Lifelong Minturn resident Darla Goodell, who ran Turntable, passes away
Celebration of Life
A celebration of Darla Goodell’s life is scheduled for 2 pm., Oct. 18, at the Vail Ski and Snowboard Academy gym, in Minturn’s Maloit Park.
Editor’s note: We sat down with several people in Minturn’s Turntable restaurant to talk about Darla Goodell. These are some of their stories. Memorial service arrangements were still pending when this edition went to press. Look for announcements soon.
MINTURN — If there’s a rock ‘n’ roll heaven, and there is, Darla Goodell is dancing with Elvis.
Darla ran Minturn’s Turntable restaurant and motel for longer than most of us can remember. Earlier this year she had beaten cancer and was declared cancer free. She died at 2 a.m. Friday of complications from pneumonia.
Home is where she stayed
Darla K. Goodell was born March 28, 1947, in Minturn. She grew up there, got married and moved into a house three doors down from her mother Betty Sanders’ place. Darla’s dad was a railroader, but died when she was young.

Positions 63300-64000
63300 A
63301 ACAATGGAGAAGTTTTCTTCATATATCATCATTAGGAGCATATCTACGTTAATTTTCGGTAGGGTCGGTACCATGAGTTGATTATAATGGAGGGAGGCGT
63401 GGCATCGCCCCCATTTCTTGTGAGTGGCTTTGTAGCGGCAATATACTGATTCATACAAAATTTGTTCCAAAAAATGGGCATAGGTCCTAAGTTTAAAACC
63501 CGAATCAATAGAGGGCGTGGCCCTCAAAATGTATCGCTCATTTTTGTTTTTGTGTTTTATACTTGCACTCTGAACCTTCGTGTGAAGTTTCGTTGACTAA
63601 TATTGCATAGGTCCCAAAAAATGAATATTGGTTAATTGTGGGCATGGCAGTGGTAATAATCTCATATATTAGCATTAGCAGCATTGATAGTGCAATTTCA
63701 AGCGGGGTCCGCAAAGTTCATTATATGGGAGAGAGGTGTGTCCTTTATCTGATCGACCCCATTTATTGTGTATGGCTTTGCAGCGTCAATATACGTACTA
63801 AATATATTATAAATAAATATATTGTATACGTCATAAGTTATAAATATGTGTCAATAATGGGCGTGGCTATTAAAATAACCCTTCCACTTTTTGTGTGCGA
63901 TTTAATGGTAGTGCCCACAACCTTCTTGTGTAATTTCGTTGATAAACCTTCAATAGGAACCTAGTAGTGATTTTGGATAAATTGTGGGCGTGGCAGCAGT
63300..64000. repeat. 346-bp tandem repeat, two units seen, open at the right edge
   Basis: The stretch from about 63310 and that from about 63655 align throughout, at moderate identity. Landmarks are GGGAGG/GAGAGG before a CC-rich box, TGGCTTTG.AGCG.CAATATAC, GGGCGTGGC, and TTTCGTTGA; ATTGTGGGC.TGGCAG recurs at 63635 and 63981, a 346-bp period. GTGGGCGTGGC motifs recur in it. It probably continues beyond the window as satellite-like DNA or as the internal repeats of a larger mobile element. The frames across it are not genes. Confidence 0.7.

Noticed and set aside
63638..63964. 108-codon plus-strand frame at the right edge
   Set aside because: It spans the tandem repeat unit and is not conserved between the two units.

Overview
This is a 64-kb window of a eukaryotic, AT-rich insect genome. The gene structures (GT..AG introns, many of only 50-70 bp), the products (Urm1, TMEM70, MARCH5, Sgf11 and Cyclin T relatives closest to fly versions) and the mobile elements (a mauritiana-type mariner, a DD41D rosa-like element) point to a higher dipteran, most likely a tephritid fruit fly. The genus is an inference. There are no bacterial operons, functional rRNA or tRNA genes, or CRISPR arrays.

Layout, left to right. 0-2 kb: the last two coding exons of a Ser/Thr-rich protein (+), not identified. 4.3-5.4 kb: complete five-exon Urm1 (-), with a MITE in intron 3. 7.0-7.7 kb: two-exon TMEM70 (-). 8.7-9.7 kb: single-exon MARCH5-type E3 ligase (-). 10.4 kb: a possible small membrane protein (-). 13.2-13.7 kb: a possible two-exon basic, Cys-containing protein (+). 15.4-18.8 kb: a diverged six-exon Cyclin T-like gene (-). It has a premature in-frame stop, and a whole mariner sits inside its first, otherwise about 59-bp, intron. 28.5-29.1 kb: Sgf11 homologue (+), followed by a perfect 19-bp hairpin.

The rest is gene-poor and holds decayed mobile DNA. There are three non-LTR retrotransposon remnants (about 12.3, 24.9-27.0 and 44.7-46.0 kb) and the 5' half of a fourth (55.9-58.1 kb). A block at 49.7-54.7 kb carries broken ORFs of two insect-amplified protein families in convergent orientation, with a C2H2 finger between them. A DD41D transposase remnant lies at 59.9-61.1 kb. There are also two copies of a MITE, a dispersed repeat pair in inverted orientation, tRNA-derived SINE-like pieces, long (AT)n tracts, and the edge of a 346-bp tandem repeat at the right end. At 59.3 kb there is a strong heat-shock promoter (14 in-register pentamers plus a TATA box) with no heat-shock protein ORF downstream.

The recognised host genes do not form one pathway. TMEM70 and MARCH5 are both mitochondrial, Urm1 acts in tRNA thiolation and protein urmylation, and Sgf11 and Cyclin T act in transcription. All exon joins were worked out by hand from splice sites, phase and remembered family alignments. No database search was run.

Some of the physical elements of her life might have been contained in a 1,000-yard radius, but her love reached to heaven and beyond.
Not much will change around the Turntable. The train is still running. The place is still packed with Elvis and Denver Broncos memorabilia. Darla tinkered with her green chili recipe for years, and won the region’s Best Green Chili four years running. The salsa still wins championships.
Nicknames and knick knacks
Darla was a collector of memorabilia and people.
The Turntable is a shrine to all the things she loved: Family, friends, the Denver Broncos, Elvis, old people and babies, old rock ‘n’ roll, and feeding people. The order will be a matter of friendly contention for years to come.